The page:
The government has promised to introduce its Renters Reform Bill in the autumn which will include details on abolishing Section 21 ‘no fault’ evictions.
Eighteen months after she first announced the Bill, the Queen’s Speech included its intention to enhance renters’ rights in a White Paper outlining plans to improve security for tenants in the private rented sector, as well as strengthening repossession grounds for landlords when they have valid cause.
It will include proposals for a new ‘lifetime’ tenancy deposit model and bring forward reforms to drive improvements in standards, including by ensuring all tenants have a right to redress. It also promises to explore the merits of a landlord register.
In its background briefing, the government says it will consider a set of measures to hold bad landlords to account for delivering safe and decent housing to tenants without penalising good landlords.
The legislation will also explore improvements and possible efficiencies to the possession process in the courts, to make it quicker and easier for landlords and tenants to use.
Paul Shamplina of Landlord Action, says: “It was expected that the Queen would make reference to the Renters Reform Bill; I’ve been predicting for a while that Section 21 will be abolished in the next 12-18 months, but there has to be reforms of the Section 8 Grounds and major investment made in the Court System coupled to bailiff reforms, especially in the wake of Covid and the lengthy evictions ban”.
The Queen’s Speech also included a promise to end the practice of ground rents for new leasehold properties, a new building safety regulator and to modernise the planning system so that more homes can be built.
Many leaseholders face high charges increased by freeholders over the years, making selling a leasehold property with cladding conditions attached extremely difficult.
The government also plans to spread opportunity across the UK and deliver a national recovery from the pandemic.
The Queen said: “To achieve this, my government will level up opportunities across all parts of the United Kingdom, supporting jobs, businesses and economic growth and addressing the impact of the pandemic on public services.”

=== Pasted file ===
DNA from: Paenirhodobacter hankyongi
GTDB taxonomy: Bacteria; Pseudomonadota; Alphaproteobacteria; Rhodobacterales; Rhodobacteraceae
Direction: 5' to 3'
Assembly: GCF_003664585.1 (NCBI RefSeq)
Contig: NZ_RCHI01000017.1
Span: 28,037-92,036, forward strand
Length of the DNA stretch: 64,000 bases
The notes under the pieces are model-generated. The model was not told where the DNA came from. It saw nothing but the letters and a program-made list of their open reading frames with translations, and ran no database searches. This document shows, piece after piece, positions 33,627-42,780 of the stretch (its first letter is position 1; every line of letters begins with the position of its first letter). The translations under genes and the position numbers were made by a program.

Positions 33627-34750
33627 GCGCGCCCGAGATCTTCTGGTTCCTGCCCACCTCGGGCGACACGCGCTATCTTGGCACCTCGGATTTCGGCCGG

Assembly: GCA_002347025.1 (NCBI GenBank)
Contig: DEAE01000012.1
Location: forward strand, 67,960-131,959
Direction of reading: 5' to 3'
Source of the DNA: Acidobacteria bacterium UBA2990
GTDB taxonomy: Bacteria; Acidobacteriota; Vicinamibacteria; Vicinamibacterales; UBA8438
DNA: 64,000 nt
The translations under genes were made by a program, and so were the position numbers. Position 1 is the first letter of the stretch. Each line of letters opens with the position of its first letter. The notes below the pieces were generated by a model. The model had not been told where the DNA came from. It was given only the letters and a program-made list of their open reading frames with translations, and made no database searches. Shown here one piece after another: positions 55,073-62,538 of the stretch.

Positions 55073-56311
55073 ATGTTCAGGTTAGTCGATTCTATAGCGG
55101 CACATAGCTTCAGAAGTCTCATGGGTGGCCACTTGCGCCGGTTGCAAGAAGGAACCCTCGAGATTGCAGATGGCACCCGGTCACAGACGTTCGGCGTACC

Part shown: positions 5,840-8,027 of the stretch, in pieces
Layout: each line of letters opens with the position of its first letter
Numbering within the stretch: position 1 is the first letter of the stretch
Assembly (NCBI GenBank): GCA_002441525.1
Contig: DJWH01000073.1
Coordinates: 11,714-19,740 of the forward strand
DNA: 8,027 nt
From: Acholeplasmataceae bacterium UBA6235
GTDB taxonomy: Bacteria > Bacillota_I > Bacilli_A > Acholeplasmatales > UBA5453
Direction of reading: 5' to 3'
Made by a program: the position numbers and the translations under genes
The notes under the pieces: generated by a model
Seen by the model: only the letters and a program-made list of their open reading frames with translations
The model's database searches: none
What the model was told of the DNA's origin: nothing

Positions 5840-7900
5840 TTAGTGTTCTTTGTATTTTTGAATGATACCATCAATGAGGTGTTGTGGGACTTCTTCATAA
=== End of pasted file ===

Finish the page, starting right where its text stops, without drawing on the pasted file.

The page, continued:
Ben Beadle, Chief Executive of the National Residential Landlords Association said: “We welcome the Government’s commitment to publish a White Paper on reforms to the rental sector and consult widely before introducing a Bill.
“What is proposed amounts to some of the biggest changes in the private rented sector for over 30 years. We urge the Government and all others in the sector to use the time they now have to ensure that the reforms are fair and workable for both tenants and landlords.
“This must include comprehensive grounds upon which landlords can legitimately repossess properties, the development of a new tenant-landlord conciliation service to help sustain tenancies wherever possible and court reform to ensure possession cases are dealt with much quicker than the year or more currently being taken.
“Lifetime deposits for tenants provide an opportunity to reduce the upfront cost of renting, but they need to work for all concerned.
“We welcome also the Government’s ambitions to drive out bad landlords from the sector without penalising those who do the right thing. We want to root out all those who bring the sector into disrepute.”
Timothy Douglas, Policy and Campaigns Manager, Propertymark says: “The announcement in today’s Queen’s Speech that the UK Government will publish a Renters Reform White Paper in the Autumn demonstrates that Ministers are prepared to engage with the industry to understand the impact any substantial legislative changes will have on those involved in the private rented sector.
“With the focus of the new package on lifetime deposits, landlord redress and greater enforcement, the UK Government must look at ensuring that a system that would allow deposits to be passported can only take place if there is a bridging loan, with the UK Government as the guarantor, in order to ensure the remaining part of the deposit is covered should the tenant default.
“Additionally, the UK Government must prevent ‘double jeopardy’ and only extend redress membership to properties that are fully managed.
“Propertymark will be engaging with MHCLG and MPs to ensure they fully understand the consequences of any changes. We will also be scrutinising the White Paper and proposed legislation, to ensure the best possible outcome for our members.”